The number of Universal Credit claimants in Leicestershire with moored benefits doubles in two years

Despite the spike in the cost of living putting people under financial pressure, the number of people in Leicestershire whose benefits are currently suspended has more than doubled compared to before the pandemic, according to official statistics. Figures reveal that 1,039 people on Universal Credit have penalties, 416 more than in 2020.

Figures from the Department for Work and Pensions (DWP) show the area with the biggest increase in UC sanctions was Oadby and Wigston, where the number rose from just nine to 51. The next biggest increase was in Leicester , where the figure tripled from 200 people to 602.

Reasons for reduced benefits include failing to show up for a work-related interview, not starting a new role, or turning down a job offer. The duration and severity of the sanction depends on the reason for which it is imposed and whether the person has already been penalised.

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These cuts were largely halted at the start of the pandemic as job centers closed and the government focused on managing the growing demand from new applicants. But the number of people across Britain having their UC claim reduced started to rise again last summer and has now reached record highs.

Across Britain, 78,672 UC claimants were sanctioned in February, well over double the 31,129 recorded two years earlier. The data could include some penalties which are then reversed and refunded, although that number is likely to be low as the figures suggest relatively few are challenged.

Number and rate of applicants benefiting from a deduction on a penalty by local authority, February 2020 and February 2022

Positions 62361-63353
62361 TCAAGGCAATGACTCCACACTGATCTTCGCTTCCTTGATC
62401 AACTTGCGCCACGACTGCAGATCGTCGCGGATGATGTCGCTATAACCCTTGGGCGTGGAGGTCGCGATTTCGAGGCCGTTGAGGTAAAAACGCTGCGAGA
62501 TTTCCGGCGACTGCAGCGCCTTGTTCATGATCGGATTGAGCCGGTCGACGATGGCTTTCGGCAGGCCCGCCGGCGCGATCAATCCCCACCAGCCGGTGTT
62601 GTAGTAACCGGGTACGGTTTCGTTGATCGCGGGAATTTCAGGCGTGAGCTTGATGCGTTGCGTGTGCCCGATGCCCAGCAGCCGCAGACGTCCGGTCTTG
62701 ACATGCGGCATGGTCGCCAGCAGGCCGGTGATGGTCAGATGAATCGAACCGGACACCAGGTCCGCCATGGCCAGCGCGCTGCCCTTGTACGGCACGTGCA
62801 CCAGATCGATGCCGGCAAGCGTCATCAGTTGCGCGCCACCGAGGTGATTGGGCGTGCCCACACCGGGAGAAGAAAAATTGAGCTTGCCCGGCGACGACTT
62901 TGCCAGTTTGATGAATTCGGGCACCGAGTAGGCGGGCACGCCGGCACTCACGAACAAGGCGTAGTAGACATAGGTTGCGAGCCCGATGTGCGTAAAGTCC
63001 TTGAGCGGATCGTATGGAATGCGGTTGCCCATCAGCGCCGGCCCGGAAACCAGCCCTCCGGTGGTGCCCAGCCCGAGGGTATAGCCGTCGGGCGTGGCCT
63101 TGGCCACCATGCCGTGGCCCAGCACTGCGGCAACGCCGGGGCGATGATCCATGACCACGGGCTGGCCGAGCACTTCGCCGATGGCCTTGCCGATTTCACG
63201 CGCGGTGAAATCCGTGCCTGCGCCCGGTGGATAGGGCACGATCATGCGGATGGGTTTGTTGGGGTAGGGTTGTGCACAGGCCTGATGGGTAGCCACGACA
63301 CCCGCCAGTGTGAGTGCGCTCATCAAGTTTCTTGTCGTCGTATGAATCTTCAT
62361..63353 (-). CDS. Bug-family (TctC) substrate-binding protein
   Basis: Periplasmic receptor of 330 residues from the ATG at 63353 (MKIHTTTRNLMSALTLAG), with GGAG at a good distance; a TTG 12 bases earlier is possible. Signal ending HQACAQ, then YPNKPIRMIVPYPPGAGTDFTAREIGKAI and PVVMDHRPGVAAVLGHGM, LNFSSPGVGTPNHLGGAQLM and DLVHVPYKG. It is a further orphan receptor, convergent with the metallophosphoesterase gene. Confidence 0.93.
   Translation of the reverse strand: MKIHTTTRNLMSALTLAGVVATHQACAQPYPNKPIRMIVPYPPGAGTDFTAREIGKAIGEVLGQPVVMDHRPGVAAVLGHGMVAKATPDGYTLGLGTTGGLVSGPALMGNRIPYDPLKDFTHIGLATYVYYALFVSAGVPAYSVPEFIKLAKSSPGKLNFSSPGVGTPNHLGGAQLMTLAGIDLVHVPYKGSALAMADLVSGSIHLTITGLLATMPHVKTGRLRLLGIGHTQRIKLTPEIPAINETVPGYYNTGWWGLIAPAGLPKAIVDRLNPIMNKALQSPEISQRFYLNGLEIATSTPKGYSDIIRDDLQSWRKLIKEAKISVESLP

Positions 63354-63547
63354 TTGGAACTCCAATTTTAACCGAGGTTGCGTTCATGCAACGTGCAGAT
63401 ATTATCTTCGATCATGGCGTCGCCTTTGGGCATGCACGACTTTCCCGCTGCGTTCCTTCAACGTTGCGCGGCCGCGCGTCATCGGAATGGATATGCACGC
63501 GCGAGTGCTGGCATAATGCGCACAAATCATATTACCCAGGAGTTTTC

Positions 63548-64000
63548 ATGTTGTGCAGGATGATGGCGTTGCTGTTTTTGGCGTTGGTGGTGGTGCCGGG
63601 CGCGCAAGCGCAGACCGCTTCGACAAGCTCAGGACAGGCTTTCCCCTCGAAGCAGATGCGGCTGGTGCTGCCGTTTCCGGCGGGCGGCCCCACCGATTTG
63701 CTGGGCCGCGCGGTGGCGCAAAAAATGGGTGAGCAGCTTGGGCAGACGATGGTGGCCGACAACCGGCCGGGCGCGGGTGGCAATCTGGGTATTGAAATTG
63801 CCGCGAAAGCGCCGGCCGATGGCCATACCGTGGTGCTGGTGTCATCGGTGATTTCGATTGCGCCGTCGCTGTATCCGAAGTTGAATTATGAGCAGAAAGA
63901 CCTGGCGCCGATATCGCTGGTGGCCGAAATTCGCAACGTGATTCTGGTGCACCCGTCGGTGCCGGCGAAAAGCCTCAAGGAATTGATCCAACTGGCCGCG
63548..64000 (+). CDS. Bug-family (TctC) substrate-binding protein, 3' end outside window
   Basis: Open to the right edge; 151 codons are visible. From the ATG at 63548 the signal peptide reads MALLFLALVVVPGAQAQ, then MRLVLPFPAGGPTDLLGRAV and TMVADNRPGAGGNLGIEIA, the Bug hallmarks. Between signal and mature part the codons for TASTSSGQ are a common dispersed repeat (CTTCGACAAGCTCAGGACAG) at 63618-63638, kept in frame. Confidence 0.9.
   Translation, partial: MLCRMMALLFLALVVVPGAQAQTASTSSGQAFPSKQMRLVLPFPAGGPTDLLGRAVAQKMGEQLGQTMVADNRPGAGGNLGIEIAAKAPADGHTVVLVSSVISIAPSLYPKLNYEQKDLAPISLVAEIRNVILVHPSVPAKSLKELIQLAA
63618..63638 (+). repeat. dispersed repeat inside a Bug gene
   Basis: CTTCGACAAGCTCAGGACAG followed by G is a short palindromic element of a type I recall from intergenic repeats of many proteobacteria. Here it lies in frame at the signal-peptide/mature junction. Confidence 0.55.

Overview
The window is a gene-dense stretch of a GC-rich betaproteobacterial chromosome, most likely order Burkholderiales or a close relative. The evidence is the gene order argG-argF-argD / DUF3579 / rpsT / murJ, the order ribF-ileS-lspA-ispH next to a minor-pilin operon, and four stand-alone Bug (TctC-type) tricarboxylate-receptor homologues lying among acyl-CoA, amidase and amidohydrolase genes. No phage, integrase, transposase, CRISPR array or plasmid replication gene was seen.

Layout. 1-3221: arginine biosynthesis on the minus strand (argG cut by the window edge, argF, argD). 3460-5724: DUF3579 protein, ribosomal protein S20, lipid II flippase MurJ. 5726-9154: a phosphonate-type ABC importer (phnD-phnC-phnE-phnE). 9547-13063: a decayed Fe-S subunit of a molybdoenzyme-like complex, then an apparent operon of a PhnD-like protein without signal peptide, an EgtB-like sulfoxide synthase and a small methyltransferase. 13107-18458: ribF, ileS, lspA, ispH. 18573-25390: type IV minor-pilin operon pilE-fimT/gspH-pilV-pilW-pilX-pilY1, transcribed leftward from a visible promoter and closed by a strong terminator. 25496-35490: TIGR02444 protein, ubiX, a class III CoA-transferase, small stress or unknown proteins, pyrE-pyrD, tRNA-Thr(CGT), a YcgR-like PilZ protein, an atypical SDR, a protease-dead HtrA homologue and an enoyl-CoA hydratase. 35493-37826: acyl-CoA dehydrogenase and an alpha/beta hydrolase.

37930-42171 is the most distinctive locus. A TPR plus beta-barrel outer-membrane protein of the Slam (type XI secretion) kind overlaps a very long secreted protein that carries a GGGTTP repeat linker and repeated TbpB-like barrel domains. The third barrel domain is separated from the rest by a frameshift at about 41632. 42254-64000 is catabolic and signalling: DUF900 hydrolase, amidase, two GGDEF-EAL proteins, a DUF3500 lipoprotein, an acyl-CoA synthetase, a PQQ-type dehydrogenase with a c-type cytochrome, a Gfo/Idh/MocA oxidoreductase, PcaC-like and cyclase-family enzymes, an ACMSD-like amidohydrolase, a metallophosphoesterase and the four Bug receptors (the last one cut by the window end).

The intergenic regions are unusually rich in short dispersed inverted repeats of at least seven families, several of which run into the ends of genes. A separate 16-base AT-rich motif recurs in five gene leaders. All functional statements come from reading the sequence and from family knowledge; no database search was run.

Area // Sanctions (Feb 2020) // Sanctions (Feb 2022) // Total eligible for sanctions (Feb 2020) // Total eligible for sanctions (Feb 2022) // Rate of sanctions (Feb 2020) // Rate of sanctions ( Feb 2022) )

Oadby and Wigston // 9 // 51 // 614 // 1,160 // 1.5% // 4.4%
Leicester // 200 // 602 // 8,971 // 15,533 // 2.2% // 3.9%
Melton // 14 // 41 // 719 // 953 // 1.9% // 4.3%
Blaby // 26 // 58 // 1,082 // 1,767 // 2.4% // 3.3%
North West Leicestershire // 34 // 70 // 1,291 // 1,985 // 2.6% // 3.5%
Charnwood // 54 // 96 // 2,197 // 3,642 // 2.5% // 2.6%
Hinckley and Bosworth // 47 // 83 // 1,702 // 2,286 // 2.8% // 3.6%
Harborough // 32 // 38 // 826 // 1,316 // 3.9% // 2.9%

Ministers recently announced new rules for some job seekers on UC which means they will have to seek employment outside their chosen field from the fourth week of their application, instead of after three months, and can be punished for not doing so. The changes come as labor shortages are causing problems for various industries such as the aviation sector, which is struggling to meet traveler demand as Covid restrictions ease.

The Office for National Statistics also recently revealed that there were more vacancies than unemployed in the UK for the first time on record earlier this year. But Caroline Selman, a sanctions researcher at the Public Law Project, said the sanctions could be “disastrous” for people’s mental health.

She said: “Secondly, although only a small proportion of sanctions are challenged, according to the latest figures available, the success rate is high when they are. This suggests that many wrongly taken UC sanctions go unaddressed. .

“This leaves vulnerable people unfairly burdened. When someone is sanctioned, they can lose up to 100% of their standard allowance, potentially indefinitely. If you are already above or below the poverty line, this can be devastating.”

Ms Selman said she was concerned the DWP were stepping up the sanctions despite the lack of evidence they support people in the work and plenty of evidence of their potential harm. A DWP spokesperson said: ‘We understand people are struggling with rising prices, which is why we have acted to protect Britain’s 8 million most vulnerable families with at least £1,200 of direct payments this year.

“Sanction levels are commensurate with our greater number of pandemic cases and people are only sanctioned if they do not, without good reason, comply with the conditions they have agreed to. Sanctions can be quickly resolved by reconnecting with the Jobcentre and attending the next appointment.”

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